|Past Student Settles
Suit against Jesuits, High School for $95,000
Sex abuse claim - The priest, the school and the religious order admit no wrongdoing in the case
By Ashbel S. Green
November 30, 2005
A former Jesuit High School student who claimed that a teacher molested him in the 1980s has settled his lawsuit for $95,000.
The anonymous plaintiff, who sued under the initials "J.T.," settled with the school as well as the Oregon Province of the Society of Jesus, the Northwest branch of the Catholic religious order commonly known as the Jesuits.
The Rev. John Schwartz, whom J.T. accused of sexual abuse, was a Jesuit priest who taught at the school.
Schwartz, who left the school in 1987, denies wrongdoing.
Schwartz is no longer a member of the Jesuits and was working as a parish priest in Marin County in the Archdiocese of San Francisco when J.T. filed his suit in Multnomah County in October.
Schwartz took a voluntary leave of absence. The archdiocese will conduct its own investigation to determine whether Schwartz can return to work as a priest, said Maurice Healy, director of communications for the archdiocese.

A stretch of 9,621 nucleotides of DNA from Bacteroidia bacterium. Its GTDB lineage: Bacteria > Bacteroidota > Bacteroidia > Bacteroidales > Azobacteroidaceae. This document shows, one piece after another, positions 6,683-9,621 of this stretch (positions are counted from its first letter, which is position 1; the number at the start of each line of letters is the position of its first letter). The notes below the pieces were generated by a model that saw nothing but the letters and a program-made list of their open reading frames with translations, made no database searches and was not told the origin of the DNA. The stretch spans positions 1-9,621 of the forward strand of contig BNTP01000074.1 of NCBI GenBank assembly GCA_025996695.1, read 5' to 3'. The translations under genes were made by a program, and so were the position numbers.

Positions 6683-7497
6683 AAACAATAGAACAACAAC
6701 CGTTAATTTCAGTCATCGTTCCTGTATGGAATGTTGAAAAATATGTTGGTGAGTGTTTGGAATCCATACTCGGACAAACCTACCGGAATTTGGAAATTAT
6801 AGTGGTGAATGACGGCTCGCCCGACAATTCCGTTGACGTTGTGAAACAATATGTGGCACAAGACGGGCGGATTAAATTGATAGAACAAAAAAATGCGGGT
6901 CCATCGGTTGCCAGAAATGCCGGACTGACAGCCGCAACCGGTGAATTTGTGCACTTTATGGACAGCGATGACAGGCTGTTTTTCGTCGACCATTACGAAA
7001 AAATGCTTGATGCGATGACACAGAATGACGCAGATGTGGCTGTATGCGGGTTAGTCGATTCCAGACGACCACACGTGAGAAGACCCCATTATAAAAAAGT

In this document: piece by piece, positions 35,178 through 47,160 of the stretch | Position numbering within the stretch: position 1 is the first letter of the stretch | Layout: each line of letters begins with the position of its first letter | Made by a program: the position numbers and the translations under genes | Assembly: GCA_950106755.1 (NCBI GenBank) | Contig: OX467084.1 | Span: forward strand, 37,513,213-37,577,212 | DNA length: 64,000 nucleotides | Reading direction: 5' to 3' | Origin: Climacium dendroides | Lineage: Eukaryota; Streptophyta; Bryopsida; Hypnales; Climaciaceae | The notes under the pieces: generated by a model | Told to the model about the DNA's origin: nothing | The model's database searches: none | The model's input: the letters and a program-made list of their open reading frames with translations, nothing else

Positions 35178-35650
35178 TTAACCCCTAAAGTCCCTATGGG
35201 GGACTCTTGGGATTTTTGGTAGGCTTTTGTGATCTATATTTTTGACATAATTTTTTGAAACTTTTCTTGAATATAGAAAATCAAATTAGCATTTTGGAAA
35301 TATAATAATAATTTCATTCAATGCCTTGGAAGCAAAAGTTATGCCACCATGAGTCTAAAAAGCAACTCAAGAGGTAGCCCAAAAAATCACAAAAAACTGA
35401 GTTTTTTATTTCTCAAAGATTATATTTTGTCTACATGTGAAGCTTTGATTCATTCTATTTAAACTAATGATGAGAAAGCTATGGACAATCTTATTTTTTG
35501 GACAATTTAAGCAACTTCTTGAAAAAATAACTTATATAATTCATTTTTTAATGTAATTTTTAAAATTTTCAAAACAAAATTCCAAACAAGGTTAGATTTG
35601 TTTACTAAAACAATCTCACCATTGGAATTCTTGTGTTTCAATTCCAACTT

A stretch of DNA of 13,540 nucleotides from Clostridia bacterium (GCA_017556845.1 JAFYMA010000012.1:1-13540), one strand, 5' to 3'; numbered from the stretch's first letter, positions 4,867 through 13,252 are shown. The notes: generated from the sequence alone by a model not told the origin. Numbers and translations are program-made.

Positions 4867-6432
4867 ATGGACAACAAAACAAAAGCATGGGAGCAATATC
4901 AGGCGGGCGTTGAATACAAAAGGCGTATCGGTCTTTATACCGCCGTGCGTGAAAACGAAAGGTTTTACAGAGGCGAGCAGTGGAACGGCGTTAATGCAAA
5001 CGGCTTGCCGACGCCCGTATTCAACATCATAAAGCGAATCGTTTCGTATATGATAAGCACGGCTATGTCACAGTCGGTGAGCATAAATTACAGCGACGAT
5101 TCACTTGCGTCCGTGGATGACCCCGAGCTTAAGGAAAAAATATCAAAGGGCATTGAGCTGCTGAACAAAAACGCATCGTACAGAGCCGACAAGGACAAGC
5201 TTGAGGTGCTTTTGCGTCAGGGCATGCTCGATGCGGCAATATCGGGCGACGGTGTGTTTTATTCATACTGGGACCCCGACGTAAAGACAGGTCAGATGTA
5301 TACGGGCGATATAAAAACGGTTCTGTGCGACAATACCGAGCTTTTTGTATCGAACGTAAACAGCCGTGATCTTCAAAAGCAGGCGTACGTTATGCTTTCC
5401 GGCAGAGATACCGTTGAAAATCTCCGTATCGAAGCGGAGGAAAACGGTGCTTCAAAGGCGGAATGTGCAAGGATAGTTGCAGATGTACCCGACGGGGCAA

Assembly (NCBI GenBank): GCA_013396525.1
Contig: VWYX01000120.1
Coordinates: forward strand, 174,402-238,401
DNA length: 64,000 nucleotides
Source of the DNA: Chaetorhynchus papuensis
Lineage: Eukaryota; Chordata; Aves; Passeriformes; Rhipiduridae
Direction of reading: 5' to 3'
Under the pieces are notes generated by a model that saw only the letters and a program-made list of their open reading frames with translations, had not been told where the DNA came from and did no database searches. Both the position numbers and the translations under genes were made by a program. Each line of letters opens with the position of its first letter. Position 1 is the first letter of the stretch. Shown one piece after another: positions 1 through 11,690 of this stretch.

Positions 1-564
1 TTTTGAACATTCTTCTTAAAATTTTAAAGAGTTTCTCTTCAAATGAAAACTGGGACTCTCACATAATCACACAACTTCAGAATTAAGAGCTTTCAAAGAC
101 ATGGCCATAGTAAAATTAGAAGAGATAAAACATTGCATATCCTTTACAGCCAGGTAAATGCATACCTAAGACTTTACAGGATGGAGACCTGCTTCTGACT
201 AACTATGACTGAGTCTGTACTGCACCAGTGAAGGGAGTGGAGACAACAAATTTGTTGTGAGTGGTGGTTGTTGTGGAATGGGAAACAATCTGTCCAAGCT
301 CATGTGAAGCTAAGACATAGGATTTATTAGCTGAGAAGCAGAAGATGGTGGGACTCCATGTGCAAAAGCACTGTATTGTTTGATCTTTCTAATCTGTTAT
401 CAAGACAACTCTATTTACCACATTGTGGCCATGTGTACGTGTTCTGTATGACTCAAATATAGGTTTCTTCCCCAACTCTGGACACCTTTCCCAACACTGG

"The safety of children is the first priority," Healy said.
Under the settlement, neither Jesuit High School nor the Society of Jesus admitted wrongdoing.
Jesuit, through its insurance company, agreed to pay $25,000 of the $95,000 to settle all claims against it, according to John T. Kaempf, an attorney for the school.
Kaempf, a shareholder in the Bullivant Houser Bailey law firm in Portland, noted that Jesuit's share of the settlement was far less than the $4 million sought in the suit. He also said that Schwartz vehemently denied the allegations and has never been accused of any other sexual abuse.
"While Jesuit did nothing wrong, and did not even receive notice of these 20-year-old allegations until the lawsuit was filed last month, it agreed to settle this case in order to end its legal expenses and return its focus to educating its students," Kaempf said.
Michael S. Morey, attorney for the plaintiff, said the amount was inadequate to compensate his client for the severe damages he suffered. Morey said he agreed in part because lawyers for the school were trying to get the case dismissed on the grounds that it was filed beyond the statute of limitations.
Morey said the willingness of the defendants to pay his client $95,000 was a strong recognition of the medical documentation of the sexual abuse that was reported twice in 1997.
"My client views this settlement as a significant victory and concrete validation by both defendants that the truth has been told, and justice has prevailed," Morey said.
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